Guest post from Karen Docherty, headteacher at St Agatha’s RC Primary School and Nursery in Fife

Isn’t it great when your role delivers a wee unexpected bonus?

Well, I had one such delightful experience at the SELMAS Spring Forum 2014. I’d booked a place there but, to be truthful, my motivation to attend had dwindled somewhat. Work had been especially demanding recently. An early night was very appealing…

Tired, hungry and a little frayed by the challenges of the term I made my way to the reception area to be greeted by smiling, friendly members of the SELMAS committee. It soon became apparent that the event was not going to be as intense and formal as I’d expected. Indeed, it felt relaxed but purposeful which proved to be the case throughout the evening. The speakers were very good. The topic: social justice and leadership.

At times the narratives were poignant, often funny, sometimes controversial; each unique but sharing a battle cry for connection and communication.

Rosa Murray, the first speaker, urged us consider whether we are truly enabling our young people to have their voices heard. She spoke of a perceived power imbalance in some school contexts and the evident risk of tokenism in pupil councils. She questioned the messages sent when pupils were prohibited from expressing a peaceful response to social injustice.

I was lucky to find myself sitting beside the next keynote speaker, Anne-Marie McGovern, whose compassionate recount of her school’s context chimed with many in the audience. For others, it was revelatory and refreshing – especially when she spoke in terms of her admiration for those children attending school daily, despite enormous difficulties. She modestly recounted the successes achieved in her school despite these barriers and quietly challenged us to find better ways to support our young people. She was very eloquent in her plea for parenting lessons to become part of the standardised curriculum.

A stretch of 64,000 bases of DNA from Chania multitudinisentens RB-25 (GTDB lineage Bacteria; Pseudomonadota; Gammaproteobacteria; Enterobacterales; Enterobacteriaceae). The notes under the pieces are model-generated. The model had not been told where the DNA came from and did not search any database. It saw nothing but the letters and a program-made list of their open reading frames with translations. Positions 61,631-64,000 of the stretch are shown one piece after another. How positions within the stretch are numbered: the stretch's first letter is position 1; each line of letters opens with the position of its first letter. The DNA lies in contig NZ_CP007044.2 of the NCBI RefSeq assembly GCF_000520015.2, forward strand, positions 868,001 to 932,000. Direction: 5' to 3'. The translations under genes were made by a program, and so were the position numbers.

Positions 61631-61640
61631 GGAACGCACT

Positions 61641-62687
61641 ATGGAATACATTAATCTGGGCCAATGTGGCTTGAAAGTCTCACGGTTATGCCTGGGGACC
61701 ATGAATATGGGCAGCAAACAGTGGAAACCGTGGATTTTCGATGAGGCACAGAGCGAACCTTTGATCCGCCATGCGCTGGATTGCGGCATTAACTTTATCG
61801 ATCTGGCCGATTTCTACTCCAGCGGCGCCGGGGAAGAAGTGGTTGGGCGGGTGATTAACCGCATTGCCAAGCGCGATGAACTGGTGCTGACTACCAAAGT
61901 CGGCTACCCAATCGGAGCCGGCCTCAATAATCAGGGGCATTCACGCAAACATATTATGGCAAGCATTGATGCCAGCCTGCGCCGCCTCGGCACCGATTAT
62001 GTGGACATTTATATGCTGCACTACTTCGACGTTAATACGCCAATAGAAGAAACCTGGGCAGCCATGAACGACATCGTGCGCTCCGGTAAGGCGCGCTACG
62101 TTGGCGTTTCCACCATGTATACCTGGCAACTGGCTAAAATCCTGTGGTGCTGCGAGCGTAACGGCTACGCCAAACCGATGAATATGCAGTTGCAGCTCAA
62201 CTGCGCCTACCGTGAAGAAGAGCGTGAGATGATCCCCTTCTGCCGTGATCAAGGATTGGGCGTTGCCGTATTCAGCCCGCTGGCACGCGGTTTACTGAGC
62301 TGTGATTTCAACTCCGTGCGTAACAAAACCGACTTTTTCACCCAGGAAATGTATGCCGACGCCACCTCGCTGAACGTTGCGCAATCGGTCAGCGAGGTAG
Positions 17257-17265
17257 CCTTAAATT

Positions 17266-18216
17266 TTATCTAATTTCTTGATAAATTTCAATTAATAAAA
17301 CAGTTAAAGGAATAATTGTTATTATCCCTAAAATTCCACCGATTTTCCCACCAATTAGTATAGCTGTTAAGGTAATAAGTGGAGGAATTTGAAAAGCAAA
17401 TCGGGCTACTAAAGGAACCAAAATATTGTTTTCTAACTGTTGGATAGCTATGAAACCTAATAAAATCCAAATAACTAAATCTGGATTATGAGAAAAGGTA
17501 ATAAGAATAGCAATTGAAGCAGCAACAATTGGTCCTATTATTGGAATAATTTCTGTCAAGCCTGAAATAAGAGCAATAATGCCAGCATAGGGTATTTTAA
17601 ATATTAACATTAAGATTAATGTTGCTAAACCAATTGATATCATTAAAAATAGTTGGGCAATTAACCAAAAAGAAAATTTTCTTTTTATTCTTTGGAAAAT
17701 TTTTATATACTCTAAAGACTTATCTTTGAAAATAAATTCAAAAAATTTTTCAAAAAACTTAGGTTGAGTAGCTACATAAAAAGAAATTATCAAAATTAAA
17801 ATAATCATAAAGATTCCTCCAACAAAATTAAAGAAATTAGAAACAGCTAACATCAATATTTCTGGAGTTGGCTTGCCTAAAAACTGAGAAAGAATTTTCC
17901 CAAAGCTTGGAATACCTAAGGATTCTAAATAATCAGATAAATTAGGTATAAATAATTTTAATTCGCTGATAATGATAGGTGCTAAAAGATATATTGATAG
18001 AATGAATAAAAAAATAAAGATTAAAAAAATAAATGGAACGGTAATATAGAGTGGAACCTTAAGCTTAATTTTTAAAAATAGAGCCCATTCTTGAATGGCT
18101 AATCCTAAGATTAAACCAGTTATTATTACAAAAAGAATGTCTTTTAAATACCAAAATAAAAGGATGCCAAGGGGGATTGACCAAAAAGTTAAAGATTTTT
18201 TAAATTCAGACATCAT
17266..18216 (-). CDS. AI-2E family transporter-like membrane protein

Finally, we heard from Anna Fowlie who charmed us with her entertaining and thought provoking personal perspective on the subtle differences between being a socially just leader and socially just leadership. Much of what she said focused upon values and actions, with the importance of congruence. She insisted that the way we treat people, young or old, should reflect respect and dignity. Anna’s description of leadership was embedded in respect and she urged all socially just leaders to be good listeners.

I can’t adequately reflect the quality content of the Spring Forum in this tiny post but would encourage you to check out the clips and then, better still, come along to the next SELMAS event. No matter how tired you may feel, no matter how many tiny work-related piranhas might be feasting on your brain, try to come along. You won’t regret it.

I found the opportunity to engage in high quality professional dialogue, with passionate people (in a lovely environment) to be energising and surprisingly, fun. As I said at the start – an unexpected bonus. It recharged my professional batteries just when I needed it and SELMAS may well offer something of value to you too.

Karen Doherty

St Agatha’s RC Primary School and Nursery

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